DP8318 The Origins of Intergenerational Associations in Crime: Lessons from Swedish Adoption Data
|Author(s):||Randi Hjalmarsson, Matthew Lindquist|
|Publication Date:||April 2011|
|Keyword(s):||adoption, crime, illegal behavior, intergenerational crime, intergenerational mobility, risky behavior|
|Programme Areas:||Public Economics|
|Link to this Page:||cepr.org/active/publications/discussion_papers/dp.php?dpno=8318|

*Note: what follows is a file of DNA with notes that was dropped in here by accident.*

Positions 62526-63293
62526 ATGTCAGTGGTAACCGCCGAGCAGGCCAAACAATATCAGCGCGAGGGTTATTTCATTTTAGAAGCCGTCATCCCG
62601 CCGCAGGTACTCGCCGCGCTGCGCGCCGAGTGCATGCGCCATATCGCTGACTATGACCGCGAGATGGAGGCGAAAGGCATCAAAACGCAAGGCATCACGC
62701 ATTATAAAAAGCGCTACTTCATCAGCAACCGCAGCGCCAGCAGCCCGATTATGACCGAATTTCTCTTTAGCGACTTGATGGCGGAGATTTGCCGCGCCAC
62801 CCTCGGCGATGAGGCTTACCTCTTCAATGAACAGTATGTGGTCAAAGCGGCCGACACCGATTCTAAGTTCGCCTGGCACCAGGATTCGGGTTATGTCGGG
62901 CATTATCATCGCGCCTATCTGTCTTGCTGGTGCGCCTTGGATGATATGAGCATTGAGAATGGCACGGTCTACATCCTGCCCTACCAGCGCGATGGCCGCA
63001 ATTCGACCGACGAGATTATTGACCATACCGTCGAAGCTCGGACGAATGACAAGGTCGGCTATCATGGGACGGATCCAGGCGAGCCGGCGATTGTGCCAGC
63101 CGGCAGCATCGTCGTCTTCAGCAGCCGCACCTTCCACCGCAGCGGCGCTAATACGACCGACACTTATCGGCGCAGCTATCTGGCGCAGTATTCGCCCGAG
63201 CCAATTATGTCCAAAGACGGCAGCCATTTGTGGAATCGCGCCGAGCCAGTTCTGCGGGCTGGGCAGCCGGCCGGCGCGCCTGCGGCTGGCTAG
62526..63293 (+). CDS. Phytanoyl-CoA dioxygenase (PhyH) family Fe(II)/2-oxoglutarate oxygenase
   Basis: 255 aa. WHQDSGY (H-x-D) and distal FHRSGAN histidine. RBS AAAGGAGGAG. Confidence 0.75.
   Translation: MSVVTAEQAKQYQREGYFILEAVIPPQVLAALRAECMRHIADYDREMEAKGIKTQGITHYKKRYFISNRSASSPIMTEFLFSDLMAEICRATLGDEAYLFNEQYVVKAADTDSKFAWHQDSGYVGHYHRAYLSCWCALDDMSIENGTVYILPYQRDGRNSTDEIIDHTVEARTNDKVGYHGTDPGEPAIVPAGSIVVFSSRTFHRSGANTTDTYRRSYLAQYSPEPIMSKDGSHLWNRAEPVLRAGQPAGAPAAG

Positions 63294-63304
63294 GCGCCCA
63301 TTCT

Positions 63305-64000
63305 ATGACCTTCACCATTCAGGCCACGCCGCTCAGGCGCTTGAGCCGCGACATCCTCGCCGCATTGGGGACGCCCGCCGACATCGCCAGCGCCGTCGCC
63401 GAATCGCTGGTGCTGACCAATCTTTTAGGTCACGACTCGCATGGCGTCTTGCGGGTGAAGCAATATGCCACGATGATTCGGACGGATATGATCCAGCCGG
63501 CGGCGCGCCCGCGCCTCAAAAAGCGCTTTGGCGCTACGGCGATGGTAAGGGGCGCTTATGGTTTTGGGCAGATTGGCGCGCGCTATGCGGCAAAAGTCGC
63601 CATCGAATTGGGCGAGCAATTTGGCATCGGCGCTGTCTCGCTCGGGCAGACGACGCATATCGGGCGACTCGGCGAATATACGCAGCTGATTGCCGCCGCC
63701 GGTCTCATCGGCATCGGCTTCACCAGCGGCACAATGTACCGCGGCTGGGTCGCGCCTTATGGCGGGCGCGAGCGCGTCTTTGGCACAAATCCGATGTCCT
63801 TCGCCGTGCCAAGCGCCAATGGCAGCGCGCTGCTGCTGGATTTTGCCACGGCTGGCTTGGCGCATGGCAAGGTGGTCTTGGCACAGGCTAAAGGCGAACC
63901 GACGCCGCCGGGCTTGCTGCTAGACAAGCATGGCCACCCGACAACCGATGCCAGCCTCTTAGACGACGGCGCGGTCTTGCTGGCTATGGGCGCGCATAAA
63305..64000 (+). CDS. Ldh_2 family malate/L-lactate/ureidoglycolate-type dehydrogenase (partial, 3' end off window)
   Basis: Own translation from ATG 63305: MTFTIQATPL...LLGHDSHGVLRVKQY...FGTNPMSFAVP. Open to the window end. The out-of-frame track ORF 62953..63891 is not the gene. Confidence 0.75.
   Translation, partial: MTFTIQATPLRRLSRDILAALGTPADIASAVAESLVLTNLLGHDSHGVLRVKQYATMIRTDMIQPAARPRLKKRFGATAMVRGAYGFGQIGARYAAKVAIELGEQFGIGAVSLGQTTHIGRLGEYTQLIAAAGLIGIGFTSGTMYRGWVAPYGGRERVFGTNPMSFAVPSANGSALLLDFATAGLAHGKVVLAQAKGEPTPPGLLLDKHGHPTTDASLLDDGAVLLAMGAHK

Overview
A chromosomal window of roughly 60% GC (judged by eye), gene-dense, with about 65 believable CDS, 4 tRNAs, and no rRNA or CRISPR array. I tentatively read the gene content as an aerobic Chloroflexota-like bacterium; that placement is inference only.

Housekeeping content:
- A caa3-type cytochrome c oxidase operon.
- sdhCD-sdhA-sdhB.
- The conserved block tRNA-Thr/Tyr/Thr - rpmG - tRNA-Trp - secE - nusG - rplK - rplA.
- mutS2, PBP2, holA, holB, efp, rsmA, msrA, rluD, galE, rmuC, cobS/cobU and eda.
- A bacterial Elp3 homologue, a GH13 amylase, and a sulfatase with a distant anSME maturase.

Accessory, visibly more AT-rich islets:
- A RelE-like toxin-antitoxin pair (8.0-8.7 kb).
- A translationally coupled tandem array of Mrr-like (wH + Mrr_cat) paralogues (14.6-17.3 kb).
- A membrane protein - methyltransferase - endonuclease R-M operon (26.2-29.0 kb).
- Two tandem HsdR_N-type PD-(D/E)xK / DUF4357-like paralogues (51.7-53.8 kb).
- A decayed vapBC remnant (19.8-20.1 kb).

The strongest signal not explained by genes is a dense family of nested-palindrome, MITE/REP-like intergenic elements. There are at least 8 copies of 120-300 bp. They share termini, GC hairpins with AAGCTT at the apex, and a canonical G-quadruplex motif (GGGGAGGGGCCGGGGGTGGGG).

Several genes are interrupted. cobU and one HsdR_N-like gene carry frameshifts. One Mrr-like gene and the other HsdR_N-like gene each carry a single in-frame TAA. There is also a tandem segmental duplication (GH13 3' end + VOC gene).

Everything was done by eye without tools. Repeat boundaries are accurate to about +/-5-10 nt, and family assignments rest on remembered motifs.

We use Swedish adoption data combined with police register data to study parent-son associations in crime. For adopted sons born in Sweden, we have access to the criminal records of both the adopting and biological parents. This allows us to assess the relative importance of pre-birth factors (genes, prenatal environment and perinatal conditions) and post-birth factors for generating parent-son associations in crime. We find that pre-birth and post-birth factors are both important determinants of sons? convictions and that mothers and fathers contribute equally through these two channels. We find little evidence of interaction effects between biological and adoptive parents? criminal convictions. Having a more highly educated adoptive mother, however, does appear to mitigate the impact of biological parents? criminality.